Another TV film (Something Evil) was made and released to capitalize on the popularity of The Exorcist, then a major best-selling book which had not yet been released as a film.
He fulfilled his contract by directing the TV film-length pilot of a show called Savage, starring Martin Landau.
It also set the domestic record for box office gross, leading to what the press described as "Jawsmania." King Kong and Superman, Spielberg and actor Richard Dreyfuss re-convened to work on a film about UFOs, which became Close Encounters of the Third Kind (1977).
One of the rare films both written and directed by Spielberg, Close Encounters was a critical and box office hit, giving Spielberg his first Best Director nomination from the Academy as well as earning six other Academy Awards nominations.
Spielberg has often referred to the gruelling shoot as his professional crucible.
Despite the film's ultimate, enormous success, it was nearly shut down due to delays and budget over-runs. It was an enormous hit, winning three Academy Awards (for editing, original score and sound) and grossing more than 0 million worldwide at the box office.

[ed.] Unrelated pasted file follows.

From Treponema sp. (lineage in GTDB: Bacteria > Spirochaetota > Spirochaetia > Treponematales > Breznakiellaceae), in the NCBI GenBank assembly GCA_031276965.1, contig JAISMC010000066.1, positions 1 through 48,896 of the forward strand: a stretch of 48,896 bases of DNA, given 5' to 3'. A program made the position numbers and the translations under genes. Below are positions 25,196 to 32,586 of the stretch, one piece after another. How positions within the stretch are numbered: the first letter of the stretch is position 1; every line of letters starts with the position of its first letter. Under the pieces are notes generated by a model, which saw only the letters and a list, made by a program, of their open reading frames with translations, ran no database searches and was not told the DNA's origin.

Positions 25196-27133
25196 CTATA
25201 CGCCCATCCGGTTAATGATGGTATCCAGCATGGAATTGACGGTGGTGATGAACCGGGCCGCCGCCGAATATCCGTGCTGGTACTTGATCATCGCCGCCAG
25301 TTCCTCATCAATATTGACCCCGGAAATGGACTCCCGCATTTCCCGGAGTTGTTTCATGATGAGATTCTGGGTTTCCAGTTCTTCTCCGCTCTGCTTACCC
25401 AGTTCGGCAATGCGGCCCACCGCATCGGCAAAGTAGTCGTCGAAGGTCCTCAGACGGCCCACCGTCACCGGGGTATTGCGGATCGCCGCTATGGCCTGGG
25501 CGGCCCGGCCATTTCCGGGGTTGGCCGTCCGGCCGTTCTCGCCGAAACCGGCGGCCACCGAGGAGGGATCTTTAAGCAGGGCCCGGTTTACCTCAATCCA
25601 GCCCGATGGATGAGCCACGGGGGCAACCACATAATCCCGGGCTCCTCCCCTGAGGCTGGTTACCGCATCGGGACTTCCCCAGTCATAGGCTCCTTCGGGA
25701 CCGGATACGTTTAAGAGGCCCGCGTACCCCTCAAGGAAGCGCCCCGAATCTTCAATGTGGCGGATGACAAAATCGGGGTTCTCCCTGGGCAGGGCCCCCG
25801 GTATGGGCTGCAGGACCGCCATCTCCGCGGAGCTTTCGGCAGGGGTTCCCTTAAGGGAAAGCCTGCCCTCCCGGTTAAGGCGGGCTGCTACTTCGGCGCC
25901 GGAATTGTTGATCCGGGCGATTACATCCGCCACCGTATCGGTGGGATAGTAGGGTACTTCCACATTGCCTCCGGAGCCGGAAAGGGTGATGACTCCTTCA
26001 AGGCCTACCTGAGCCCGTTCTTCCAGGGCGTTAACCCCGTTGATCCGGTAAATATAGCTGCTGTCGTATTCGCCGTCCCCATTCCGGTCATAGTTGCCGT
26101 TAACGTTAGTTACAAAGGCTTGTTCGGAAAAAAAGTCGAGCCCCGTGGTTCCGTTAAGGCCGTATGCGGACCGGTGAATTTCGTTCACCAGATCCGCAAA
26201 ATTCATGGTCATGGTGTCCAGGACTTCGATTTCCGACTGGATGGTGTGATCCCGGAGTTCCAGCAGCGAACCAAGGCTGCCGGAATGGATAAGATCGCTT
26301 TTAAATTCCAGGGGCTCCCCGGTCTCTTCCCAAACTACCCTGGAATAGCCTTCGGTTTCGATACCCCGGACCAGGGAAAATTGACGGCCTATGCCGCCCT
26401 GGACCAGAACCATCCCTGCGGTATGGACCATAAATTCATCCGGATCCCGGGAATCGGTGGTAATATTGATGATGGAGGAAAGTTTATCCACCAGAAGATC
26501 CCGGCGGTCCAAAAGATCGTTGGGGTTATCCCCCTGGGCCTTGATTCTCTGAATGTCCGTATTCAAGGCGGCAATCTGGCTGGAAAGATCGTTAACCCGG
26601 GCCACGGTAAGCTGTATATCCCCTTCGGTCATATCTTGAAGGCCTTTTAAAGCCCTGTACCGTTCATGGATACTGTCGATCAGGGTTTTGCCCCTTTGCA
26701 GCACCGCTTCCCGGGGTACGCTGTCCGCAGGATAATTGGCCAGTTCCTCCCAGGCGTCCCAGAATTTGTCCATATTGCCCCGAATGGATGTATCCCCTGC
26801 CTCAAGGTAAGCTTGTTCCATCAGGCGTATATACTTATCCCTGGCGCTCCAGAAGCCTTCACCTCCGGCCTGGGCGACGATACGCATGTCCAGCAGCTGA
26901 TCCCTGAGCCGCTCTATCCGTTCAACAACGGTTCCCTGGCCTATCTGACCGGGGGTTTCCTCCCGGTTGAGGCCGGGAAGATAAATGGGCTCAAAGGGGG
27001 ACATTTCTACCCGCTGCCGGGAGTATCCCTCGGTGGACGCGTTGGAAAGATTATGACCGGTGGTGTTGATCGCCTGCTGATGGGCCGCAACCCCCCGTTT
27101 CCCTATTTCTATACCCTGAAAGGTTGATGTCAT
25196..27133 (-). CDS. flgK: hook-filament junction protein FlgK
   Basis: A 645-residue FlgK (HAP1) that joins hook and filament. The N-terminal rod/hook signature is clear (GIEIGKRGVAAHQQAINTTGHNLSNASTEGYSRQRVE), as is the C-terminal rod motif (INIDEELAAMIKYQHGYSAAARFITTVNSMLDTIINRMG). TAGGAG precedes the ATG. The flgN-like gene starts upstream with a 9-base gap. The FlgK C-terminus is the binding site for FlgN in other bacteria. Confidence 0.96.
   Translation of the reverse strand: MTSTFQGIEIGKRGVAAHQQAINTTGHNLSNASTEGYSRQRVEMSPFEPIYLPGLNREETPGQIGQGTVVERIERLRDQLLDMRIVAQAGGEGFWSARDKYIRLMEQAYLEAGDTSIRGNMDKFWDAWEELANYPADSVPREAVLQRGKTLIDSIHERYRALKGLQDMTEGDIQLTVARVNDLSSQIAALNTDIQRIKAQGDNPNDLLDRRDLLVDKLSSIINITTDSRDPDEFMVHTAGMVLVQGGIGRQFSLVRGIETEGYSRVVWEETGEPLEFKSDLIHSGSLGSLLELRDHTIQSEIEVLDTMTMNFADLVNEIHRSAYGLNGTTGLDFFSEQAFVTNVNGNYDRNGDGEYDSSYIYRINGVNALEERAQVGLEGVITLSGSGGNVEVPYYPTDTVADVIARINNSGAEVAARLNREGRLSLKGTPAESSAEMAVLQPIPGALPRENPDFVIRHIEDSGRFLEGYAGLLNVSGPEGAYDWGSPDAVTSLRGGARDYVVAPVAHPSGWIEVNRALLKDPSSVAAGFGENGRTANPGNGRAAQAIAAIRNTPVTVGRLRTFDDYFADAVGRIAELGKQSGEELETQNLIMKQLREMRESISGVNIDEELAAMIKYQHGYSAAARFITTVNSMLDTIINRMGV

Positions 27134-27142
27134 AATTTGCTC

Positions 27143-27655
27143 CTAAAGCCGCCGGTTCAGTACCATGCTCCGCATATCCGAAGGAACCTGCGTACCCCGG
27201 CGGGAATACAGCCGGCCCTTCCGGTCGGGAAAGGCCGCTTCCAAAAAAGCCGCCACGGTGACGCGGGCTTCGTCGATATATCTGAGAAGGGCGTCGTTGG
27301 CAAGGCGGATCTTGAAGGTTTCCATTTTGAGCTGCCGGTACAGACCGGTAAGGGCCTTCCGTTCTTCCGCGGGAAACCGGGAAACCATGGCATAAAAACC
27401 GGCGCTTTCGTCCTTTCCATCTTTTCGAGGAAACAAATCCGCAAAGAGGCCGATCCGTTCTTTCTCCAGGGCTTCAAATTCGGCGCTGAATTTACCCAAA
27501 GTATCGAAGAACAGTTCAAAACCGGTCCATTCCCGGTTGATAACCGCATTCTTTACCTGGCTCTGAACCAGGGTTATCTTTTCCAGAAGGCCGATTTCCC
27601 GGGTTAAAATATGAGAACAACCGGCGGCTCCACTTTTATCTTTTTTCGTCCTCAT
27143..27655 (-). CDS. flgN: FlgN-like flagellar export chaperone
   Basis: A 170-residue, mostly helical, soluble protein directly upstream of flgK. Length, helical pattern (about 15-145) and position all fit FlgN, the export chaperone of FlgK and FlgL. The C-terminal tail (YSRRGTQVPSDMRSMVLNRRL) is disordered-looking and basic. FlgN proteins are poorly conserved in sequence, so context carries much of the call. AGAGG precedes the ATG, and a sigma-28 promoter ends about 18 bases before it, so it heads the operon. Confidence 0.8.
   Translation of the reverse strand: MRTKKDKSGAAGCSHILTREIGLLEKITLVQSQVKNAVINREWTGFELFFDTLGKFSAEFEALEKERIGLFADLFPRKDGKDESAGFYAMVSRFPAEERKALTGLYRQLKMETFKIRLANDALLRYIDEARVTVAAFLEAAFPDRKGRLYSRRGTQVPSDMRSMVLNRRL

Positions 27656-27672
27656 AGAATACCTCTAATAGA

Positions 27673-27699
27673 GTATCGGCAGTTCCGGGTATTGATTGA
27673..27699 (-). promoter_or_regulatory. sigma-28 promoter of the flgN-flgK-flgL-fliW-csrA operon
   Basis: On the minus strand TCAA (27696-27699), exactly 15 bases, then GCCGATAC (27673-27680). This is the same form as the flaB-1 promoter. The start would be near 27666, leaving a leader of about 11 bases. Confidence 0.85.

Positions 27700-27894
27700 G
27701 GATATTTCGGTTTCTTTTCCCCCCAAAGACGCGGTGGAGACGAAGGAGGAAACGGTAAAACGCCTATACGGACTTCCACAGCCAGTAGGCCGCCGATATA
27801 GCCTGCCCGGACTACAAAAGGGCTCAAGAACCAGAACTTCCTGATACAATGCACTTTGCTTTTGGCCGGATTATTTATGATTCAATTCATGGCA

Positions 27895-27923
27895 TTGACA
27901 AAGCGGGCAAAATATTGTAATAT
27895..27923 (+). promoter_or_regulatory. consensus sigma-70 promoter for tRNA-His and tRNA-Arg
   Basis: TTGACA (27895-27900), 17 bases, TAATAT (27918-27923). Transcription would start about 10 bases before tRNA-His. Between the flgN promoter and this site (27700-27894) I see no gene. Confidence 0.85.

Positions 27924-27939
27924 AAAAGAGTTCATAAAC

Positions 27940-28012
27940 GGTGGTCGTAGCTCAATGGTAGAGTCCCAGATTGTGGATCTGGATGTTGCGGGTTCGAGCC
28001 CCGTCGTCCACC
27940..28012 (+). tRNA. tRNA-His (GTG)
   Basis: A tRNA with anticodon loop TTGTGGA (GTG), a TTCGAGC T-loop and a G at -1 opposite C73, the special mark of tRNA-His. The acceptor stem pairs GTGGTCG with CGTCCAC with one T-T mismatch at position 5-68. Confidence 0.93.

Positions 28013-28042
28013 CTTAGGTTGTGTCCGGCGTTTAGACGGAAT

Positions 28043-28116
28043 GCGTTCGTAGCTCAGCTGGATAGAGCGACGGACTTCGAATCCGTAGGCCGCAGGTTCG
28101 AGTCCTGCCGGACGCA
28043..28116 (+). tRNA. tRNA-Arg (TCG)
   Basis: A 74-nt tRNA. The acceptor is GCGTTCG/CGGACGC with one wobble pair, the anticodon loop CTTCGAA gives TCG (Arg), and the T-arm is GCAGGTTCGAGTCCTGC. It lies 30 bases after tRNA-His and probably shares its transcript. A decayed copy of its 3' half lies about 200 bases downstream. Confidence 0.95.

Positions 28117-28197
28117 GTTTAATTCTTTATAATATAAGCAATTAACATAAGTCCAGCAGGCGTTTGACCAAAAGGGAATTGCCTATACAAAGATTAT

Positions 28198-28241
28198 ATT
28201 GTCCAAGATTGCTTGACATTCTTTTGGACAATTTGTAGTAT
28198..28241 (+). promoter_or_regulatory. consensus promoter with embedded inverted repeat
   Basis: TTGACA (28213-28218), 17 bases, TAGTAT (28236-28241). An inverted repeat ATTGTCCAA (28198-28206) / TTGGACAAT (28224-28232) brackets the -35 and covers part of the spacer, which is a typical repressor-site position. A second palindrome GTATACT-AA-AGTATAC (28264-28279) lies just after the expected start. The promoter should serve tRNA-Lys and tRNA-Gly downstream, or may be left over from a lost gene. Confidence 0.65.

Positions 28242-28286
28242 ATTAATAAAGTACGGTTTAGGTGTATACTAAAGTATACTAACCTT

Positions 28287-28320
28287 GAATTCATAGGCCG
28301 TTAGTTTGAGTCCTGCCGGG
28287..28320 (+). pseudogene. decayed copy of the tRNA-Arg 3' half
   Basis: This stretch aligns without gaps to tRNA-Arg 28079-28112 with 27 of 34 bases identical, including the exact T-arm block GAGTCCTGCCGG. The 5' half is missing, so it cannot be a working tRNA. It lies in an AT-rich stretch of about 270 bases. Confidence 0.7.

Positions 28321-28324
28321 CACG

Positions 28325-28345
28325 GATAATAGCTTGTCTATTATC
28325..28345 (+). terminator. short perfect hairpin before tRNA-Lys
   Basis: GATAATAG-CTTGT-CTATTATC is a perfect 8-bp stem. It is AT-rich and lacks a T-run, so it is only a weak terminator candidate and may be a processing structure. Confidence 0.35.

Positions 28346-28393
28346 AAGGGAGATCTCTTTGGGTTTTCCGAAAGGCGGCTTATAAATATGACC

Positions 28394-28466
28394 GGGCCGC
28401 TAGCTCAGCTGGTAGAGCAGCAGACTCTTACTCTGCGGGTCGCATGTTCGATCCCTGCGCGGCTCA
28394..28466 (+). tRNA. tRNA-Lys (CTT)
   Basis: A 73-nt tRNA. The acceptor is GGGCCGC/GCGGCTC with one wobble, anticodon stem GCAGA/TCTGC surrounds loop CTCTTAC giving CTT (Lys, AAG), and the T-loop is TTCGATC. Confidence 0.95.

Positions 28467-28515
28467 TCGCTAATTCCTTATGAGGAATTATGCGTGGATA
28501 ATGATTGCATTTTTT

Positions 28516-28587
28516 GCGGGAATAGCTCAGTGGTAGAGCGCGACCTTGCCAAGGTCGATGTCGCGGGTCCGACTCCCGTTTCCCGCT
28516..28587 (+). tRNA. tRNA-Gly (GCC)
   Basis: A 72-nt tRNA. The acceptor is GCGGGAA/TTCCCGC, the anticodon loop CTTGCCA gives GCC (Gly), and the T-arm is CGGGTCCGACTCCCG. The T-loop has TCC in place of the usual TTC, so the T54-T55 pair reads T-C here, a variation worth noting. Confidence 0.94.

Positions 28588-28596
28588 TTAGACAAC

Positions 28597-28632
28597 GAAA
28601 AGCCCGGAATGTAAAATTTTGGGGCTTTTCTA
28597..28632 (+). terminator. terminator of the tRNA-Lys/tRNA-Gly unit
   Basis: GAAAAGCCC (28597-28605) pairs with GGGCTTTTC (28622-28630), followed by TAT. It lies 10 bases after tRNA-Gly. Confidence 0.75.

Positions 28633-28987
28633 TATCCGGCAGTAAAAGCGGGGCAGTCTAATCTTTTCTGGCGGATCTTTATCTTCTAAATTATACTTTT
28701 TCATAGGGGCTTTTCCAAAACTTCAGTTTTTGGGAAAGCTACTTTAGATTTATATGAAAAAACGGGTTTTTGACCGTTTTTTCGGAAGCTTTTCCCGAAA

In 1963, at age sixteen, Spielberg wrote and directed his first independent film, a 140-minute science fiction adventure called Firelight, which would later inspire Close Encounters.
"It isn't something I enjoy admitting," he once said, "but when I was seven, eight, nine years old, God forgive me, I was embarrassed because we were Orthodox Jews.
I was embarrassed by the outward perception of my parents' Jewish practices. That was how it all started." At age thirteen, while living in Phoenix, Spielberg won a prize for a 40-minute war film he titled Escape to Nowhere, using a cast composed of other high school friends.
It won Oscars in two categories (Cinematography, Vilmos Zsigmond, and a Special Achievement Award for Sound Effects Editing, Frank E. This second blockbuster helped to secure Spielberg's rise.
His next film, 1941, a big-budgeted World War II farce, was not nearly as successful and though it grossed over .4 million worldwide (and did make a small profit for co-producing studios Columbia and Universal) it was seen as a disappointment, mainly with the critics.
The archaeologist and adventurer hero Indiana Jones was played by Harrison Ford (whom Lucas had previously cast in his Star Wars films as Han Solo).